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Say No to Ransomware

Say No to Ransomware secure lock
November 7, 2013 / Ryan Nolette

Boo! CryptoLocker is here to knock on your door and take your candy. Now that Halloween has passed, it’s a good time to unmask this newfangled malware monster and give it the Scooby Doo treatment. This post will describe CryptoLocker at a high level, what a CryptoLocker infection looks like, how you can stop CryptoLocker, and what happens when CryptoLocker is blocked.

First and foremost, know thy enemy. What is CryptoLocker? CryptoLocker is malware that surfaced in late 2013. It is a form of “ransomware” currently targeted at Microsoft Windows-based computers. It encrypts files stored on local hard drives and any mounted network drives it can access. When it has finished encrypting all the files it can find, it presents a branded prompt stating your files will be decrypted if a fee is paid (usually $300). It also threatens that if it is not paid by a specified deadline, CryptoLocker will delete the private key for your data and that decryption will no longer be possible. I have not tested this last point, so it will be out of scope for the rest of the post.

How does CryptoLocker differ from other ransomware? Most ransomware DOES NOT encrypt your files. To defend against it, you can usually kill the malicious process, remove the pieces, and carry on with your day. Ransomware is a broad category of malware that restricts access to the computer system that it infects in a variety of ways. After a piece of ransomware infects your machine it demands a ransom paid for the restriction to be removed.

How do I get CryptoLocker? This malware is brought down to the endpoint over the network via a variety of methods, none of which are new. The four most common delivery methods seem to be phishing and spam emails, malicious PDF’s, exploit kits, and fake downloads.

Good news! If you are in high-enforcement mode while using the Bit9 Security Platform, no unknown/unapproved/untrusted interesting files can execute. This is by far the best method of defense against the unknown. For defense-in-depth and for customers who do not run their environment in high-enforcement mode, we have created an example blocking rule for registry values and files on the host that are effective against potential infections of CryptoLocker.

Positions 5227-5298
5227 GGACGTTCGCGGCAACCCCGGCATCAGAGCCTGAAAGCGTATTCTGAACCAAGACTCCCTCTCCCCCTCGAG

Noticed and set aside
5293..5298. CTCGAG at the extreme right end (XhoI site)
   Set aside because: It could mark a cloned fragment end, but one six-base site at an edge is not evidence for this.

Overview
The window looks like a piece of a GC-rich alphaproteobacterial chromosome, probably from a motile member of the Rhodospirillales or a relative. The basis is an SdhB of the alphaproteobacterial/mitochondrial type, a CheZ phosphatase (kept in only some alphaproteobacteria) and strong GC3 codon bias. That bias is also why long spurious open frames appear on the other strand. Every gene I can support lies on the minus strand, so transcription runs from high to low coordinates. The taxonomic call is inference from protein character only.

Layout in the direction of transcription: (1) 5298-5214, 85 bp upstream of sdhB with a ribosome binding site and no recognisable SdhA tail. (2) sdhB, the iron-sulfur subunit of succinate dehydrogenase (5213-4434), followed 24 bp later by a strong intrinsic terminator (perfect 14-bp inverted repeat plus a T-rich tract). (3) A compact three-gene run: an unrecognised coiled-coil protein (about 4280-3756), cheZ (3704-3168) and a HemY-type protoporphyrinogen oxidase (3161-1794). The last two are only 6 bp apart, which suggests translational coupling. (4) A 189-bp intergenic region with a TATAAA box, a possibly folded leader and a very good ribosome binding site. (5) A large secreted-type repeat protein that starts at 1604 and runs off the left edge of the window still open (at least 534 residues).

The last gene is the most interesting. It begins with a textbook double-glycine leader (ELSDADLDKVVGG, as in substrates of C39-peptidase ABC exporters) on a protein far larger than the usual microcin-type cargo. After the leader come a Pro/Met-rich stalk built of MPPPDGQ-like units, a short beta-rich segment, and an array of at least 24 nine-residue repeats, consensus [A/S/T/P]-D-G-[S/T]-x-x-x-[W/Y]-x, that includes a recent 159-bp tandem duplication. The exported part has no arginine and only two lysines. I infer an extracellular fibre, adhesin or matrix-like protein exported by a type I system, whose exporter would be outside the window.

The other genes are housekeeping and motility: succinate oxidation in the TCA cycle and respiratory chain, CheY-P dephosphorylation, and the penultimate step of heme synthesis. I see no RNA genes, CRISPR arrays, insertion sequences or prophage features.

How do you know if you’re infected? This malware makes very little effort to hide what it is doing; the big red screen you’ll see is also a huge hint that you are infected….

So what is CryptoLocker doing when it runs? Before you see the big red ransom screen, CryptoLocker is running in the background encrypting every file it can. It finds them by searching for files with a long list of extensions. These extensions include office documents and pictures, as well as a few dozen other extensions that cover most common files on a computer. For each file that is encrypted, a resulting registry value will be created under the key HKCU\Software\CryptoLocker\Files. When the malware has finished running on the host, it will present the red ransom screen and start the countdown.

How do you stop CryptoLocker? Lock down that host! As stated before, disallowing the execution of unknown/unapproved/untrusted files is the safest course of action. Since locking down everything is not always an option, there is another common method of deterrence available. You can use GPO to block the execution of executable files in the %AppData% directory (%AppData%\*.exe). This method is similar to how Bit9 does not allow execution of interesting files. The biggest difference is that the GPO is limited to hardcoded file paths with “.exe” in the file name, whereas Bit9 can tell what is executable and what isn’t regardless of the file name or path. When CryptoLocker v2.0 comes out and changes paths, your GPO protection will no longer work.

What else is Bit9 doing to help you? We’ve provided material to customers that will allow them to stop CryptoLocker attacks even if they are not running Bit9 in high enforcement mode. This demonstrates the flexibility and power of the Bit9 solution.

TAGS: advanced threat detection / application control / cryptolocker / custom rules / endpoint and server security / endpoint security / endpoint threat detection & response / endpoint threat detection and response / server security / Whitelisting